Luckily for hopeful travelers, “Field of Light Uluru” received an extension until 2020. This means there’s still plenty of time to plan a luminous visit to Uluru. With the tour operator Voyages Australia, there are many ways to experience the installation from camel tours to helicopter tours, from sunrise to sunset. You can even book a three-course meal in the bush and see Uluru and the Field of Light while you eat. If you needed a push to finally book that bucket-list Australia trip and see Uluru for yourself, this is it.

[viator_tour destination=”22″ tours=”2230P137″]

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Jamie Ditaranto is a writer and photographer who is always looking for her next adventure. Follow her on Twitter @jamieditaranto.

Adventure Travel Beach Cities Health & Wellness Island Sustainable Travel Travel Trends

Caribbean Update: Where to Go (and Not Go Yet) in 2018

If last year’s hurricanes are making you rethink tropical travel this year, it’s time for a Caribbean update. Although several countries suffered serious damage, a whopping 70 percent of the region—more than a million square miles and 30 countries—remains untouched. And of the hurricane-affected Caribbean islands, many have already rebounded enough to resume receiving visitors.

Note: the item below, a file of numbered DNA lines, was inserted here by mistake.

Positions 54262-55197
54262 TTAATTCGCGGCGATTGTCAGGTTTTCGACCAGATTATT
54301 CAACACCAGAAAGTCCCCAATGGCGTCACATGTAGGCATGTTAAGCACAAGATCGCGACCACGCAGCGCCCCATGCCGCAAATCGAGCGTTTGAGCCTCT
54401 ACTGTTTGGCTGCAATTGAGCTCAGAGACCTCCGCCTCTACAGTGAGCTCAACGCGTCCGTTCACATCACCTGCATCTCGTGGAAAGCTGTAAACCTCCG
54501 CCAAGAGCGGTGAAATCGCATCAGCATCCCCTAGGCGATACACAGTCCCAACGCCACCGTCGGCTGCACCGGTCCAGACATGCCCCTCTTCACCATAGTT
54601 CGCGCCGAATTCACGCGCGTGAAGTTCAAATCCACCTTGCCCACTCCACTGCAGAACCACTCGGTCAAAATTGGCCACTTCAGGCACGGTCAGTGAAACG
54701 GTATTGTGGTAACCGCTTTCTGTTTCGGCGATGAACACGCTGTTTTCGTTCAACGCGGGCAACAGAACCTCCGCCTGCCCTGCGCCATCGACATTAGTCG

“We will recover,” says Hugh Riley, secretary general of the Caribbean Tourism Organization. “Guests planning their trips to those [affected] islands this year and beyond should expect to see a product that is rebuilt stronger, better and even more attractive than before.”

Caribbean Update: 2018 Islands Report

[st_content_ad]Don’t put off Caribbean travel. As Riley says, “The best way to help the Caribbean recover is to visit the Caribbean.” Read on for Caribbean updates on affected islands, plus reasons to visit six of the Caribbean’s most popular destinations untouched by the storms.